Operation I.D. School Zone deters teens from smoking, program officials report
Local News - Canadian tobacco companies and retailers are unfazed by the controversy surrounding their campaign to keep cigarettes away from minors.
In fact, theyâ€™re congratulating themselves on raising awareness and compliance with the law.
Operation I.D. School Zone was launched in Kingston in November 2000, and provides retailers within a one kilometre of a school with tools to curb the sale of tobacco to minors.
Eighty per cent of the 111 Kingston school zone businesses complied with the Tobacco Act, up from 71 per cent when the program was launched.
The statistics were released at a press conference held in front of a Bath Road convenience store yesterday.
Peter Flack, executive director of the Ontario Convenience Stores Association and President of the Canadian Coalition for Responsible Tobacco Retailing, said increases in compliance rates in communities across the country prove the program is working.
Itâ€™s the only national campaign of its kind.
â€œ[Operation I.D. School Zone] is something we can take and provide access to across Canada. It has had a substantial impact on retailers in the Kingston area,â€ Flack said.
â€œIt is not, as some people like to claim, tobacco company propaganda.â€
An independent firm, SES Canada Research Inc., sends mystery shoppers to the 111 school zone stores in Kingston. The mystery shopping is uniform across the country: a female student who is one year under the legal age to purchase tobacco walks in and tries to buy a tobacco product while an adult observer browses in the store.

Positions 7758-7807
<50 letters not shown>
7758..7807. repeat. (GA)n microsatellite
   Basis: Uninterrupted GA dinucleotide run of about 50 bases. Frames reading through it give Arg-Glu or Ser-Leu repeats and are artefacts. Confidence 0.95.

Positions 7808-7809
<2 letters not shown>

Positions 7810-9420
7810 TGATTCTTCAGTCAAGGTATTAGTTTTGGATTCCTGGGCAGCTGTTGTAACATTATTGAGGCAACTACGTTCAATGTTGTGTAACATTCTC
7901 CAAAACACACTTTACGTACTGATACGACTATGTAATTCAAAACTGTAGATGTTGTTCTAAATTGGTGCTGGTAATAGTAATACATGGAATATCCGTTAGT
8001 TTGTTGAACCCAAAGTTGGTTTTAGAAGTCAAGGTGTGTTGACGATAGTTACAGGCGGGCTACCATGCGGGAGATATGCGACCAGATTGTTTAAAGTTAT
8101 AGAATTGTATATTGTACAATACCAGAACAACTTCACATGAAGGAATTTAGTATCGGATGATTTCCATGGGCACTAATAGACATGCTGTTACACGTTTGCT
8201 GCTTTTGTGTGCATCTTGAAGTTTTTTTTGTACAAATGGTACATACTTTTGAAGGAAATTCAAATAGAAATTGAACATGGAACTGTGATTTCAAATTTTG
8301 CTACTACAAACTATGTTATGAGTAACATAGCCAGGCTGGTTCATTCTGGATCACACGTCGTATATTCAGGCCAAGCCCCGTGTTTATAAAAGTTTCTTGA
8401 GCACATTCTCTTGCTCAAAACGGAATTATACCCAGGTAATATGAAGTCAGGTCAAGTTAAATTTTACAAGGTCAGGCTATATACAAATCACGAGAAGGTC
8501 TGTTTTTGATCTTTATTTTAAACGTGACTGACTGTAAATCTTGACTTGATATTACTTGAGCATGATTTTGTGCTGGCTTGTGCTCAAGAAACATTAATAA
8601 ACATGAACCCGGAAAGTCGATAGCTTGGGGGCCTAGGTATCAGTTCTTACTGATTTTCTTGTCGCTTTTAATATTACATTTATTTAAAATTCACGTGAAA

A letter is then sent out to the store, either congratulating the retailer on complying with the law, or warning about possible fines if the mystery shopper had been from the police department.
SES Canada doesnâ€™t advise police of stores that break the law, said Nik Nanos, managing director of the research firm, because the firm is hired to â€œdo research that will help correct poor behaviours,â€ not to enforce the law.
Operation I.D. is a nationwide program paid for by Canadaâ€™s tobacco companies and co-ordinated by Canadian Coalition for Responsible Tobacco Retailing.
The operation provides store owners with educational kits that include posters and training CDs for store clerks under the age of 25. Co-ordinators visit the stores.
The program has been attacked by local health units across the country because itâ€™s funded by Canadaâ€™s three leading tobacco companies.
The Kingston, Frontenac, Lennox and Addington Health Unit assailed the program for not mentioning in promotional literature the harmful effects of tobacco.
â€œInterestingly, the kit never mentions the aggressive and deceptive marketing and promotional techniques the tobacco industry uses to make tobacco products attractive to young people in the first place,â€ Dr. Ian Gemmill, medical officer of health, in a letter to The Whig-Standard published early last year.